The Role of Revaluation and Adjustment Factors in Pay-As-You-Go Pension Systems
AbstractThis study examines the role of revaluation and adjustment factors in pension systems. The first part sheds light on the determination of revaluation and adjustment factors according to the General Social Security Act (Allgemeines Sozialversicherungsgesetz — ASVG) and how these factors have evolved over time. The analysis shows that since the mid-1980s the revaluation factors have been set more or less in line with the inflation rate; in other words, contributions have not, in fact, been revalued in real terms. The author then demonstrates that such a system eventually conflicts with principles of intragenerational and intergenerational fairness. In such case, the mere extension of the assessment period may entail substantial reductions in pension benefits. When we consider the Austrian situation, extending the assessment period from 15 to 40 years may cause the average pension to drop by 11% to 36% (depending on the underlying assumptions). Capping maximum losses at 10% certainly is a solution for persons aged 35+ at the cutoff date, but anyone younger than that would have to bear the brunt of such a pension reform measure. In the light of the problematic fairness aspects of the current revaluation regime, relating the necessary reform of the Austrian pension system and the concomitant paring of benefits too closely to the effects of this revaluation regime does not seem to be the right approach. In a new (harmonized) system, the revaluation factors should at any rate be linked to wage growth. The last section of this paper focuses on issues which are crucial in wage-based revaluation regimes and which are mainly related to the emergence of demographic shifts. Some of the questions tackled are: Should revaluation be based on the growth rate of average earnings or of the total wage bill? Is the 80-45-65 formula frequently cited in the pension reform debate in Austria consistent in itself? Should automatic adjustment factors (sustainability factors) be built into the pension system, and if so, which ones? Does it make any difference then whether we are dealing with a traditional pay-as-you-go pension model or a notional account system?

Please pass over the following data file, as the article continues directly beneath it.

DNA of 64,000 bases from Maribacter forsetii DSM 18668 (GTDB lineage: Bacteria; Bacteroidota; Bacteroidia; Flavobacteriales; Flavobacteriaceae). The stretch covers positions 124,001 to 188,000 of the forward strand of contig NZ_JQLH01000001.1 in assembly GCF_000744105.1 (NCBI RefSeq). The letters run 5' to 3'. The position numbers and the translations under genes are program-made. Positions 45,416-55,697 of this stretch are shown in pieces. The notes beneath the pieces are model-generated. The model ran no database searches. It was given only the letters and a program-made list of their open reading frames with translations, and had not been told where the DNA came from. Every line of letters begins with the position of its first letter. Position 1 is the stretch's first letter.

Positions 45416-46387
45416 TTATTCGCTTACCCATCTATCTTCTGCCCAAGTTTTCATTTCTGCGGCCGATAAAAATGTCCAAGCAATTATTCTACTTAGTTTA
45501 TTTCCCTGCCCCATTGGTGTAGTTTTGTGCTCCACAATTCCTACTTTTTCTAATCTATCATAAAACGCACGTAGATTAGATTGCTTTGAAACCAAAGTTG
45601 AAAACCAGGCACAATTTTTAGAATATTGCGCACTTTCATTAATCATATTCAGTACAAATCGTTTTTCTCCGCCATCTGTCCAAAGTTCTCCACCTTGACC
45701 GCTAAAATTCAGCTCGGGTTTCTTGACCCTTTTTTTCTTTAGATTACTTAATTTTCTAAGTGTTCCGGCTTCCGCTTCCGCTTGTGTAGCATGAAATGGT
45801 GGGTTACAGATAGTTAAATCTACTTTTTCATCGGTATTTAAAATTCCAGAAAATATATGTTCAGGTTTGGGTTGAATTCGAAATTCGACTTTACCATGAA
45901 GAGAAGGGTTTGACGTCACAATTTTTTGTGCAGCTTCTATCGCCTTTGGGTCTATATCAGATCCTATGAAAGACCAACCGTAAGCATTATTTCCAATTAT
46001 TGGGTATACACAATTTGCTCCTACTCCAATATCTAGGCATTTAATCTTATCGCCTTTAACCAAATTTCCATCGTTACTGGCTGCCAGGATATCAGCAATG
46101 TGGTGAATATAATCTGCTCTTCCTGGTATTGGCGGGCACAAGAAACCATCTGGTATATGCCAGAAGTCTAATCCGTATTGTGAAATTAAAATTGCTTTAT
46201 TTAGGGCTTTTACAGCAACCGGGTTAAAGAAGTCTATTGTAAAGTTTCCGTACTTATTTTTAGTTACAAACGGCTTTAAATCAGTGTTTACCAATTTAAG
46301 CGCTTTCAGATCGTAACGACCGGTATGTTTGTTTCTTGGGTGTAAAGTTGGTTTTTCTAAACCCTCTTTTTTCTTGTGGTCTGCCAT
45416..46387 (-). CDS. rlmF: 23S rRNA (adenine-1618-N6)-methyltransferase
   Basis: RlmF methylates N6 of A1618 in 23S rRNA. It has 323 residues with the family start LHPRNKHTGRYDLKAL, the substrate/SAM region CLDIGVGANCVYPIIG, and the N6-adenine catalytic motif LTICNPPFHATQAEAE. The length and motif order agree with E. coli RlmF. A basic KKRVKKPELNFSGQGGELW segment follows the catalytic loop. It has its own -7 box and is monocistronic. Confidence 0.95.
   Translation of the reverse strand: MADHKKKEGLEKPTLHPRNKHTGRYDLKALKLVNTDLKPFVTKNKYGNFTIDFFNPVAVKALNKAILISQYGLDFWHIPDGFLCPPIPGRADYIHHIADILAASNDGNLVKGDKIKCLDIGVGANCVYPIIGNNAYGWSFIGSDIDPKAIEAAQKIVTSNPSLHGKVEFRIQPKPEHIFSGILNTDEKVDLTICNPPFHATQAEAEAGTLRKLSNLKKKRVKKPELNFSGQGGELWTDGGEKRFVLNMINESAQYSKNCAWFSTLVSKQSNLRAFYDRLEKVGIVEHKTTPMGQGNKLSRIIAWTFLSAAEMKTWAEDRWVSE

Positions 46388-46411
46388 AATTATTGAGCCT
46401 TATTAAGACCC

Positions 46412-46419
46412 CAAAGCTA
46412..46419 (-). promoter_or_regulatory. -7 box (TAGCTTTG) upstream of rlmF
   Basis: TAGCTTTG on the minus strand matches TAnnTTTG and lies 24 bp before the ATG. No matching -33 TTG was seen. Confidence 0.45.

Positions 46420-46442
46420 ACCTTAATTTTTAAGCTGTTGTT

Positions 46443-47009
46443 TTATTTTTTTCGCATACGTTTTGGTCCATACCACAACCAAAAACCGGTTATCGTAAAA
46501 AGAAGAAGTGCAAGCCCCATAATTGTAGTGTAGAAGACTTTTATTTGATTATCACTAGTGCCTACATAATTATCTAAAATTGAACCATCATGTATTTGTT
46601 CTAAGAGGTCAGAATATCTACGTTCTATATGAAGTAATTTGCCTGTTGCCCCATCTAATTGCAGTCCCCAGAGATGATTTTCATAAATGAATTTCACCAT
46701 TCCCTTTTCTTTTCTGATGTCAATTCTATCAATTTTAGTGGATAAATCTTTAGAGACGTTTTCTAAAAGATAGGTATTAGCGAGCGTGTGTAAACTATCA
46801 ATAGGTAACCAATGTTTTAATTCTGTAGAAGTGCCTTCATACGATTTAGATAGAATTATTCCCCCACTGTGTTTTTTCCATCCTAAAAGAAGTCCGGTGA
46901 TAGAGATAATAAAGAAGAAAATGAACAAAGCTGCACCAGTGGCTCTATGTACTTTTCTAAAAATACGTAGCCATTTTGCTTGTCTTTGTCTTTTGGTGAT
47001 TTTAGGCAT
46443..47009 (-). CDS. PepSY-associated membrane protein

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Bibliographic InfoArticle provided by Oesterreichische Nationalbank (Austrian Central Bank) in its journal Monetary Policy and the Economy.
Volume (Year): (2004)
Issue (Month): 2 (July)
Postal: Oesterreichische Nationalbank, Documentation Management and Communications Services, Otto-Wagner Platz 3, A-1090 Vienna, Austria
Please report citation or reference errors to , or , if you are the registered author of the cited work, log in to your RePEc Author Service profile, click on "citations" and make appropriate adjustments.:
- Robert J. Shiller, 1998.
"Social Security and Institutions for Intergenerational, Intragenerational, and International Risk Sharing,"
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43, Northwestern University/University of Chicago Joint Center for Poverty Research.
- Shiller, Robert J., 1999. "Social security and institutions for intergenerational, intragenerational, and international risk-sharing," Carnegie-Rochester Conference Series on Public Policy, Elsevier, vol. 50(1), pages 165-204, June.
- Robert J. Shiller, 1998. "Social Security and Institutions for Intergenerational, Intragenerational and International Risk Sharing," Cowles Foundation Discussion Papers 1185, Cowles Foundation for Research in Economics, Yale University.
- Robert J. Shiller, 1998. "Social Security and Institutions for Intergenerational, Intragenerational, and International Risk Sharing," NBER Working Papers 6641, National Bureau of Economic Research, Inc.
- Palmer, Edward, 2000. "The Swedish pension reform model : framework and issues," Social Protection Discussion Papers 23086, The World Bank.
- Valdes-Prieto, Salvador, 2000. " The Financial Stability of Notional Account Pensions," Scandinavian Journal of Economics, Wiley Blackwell, vol. 102(3), pages 395-417, June.
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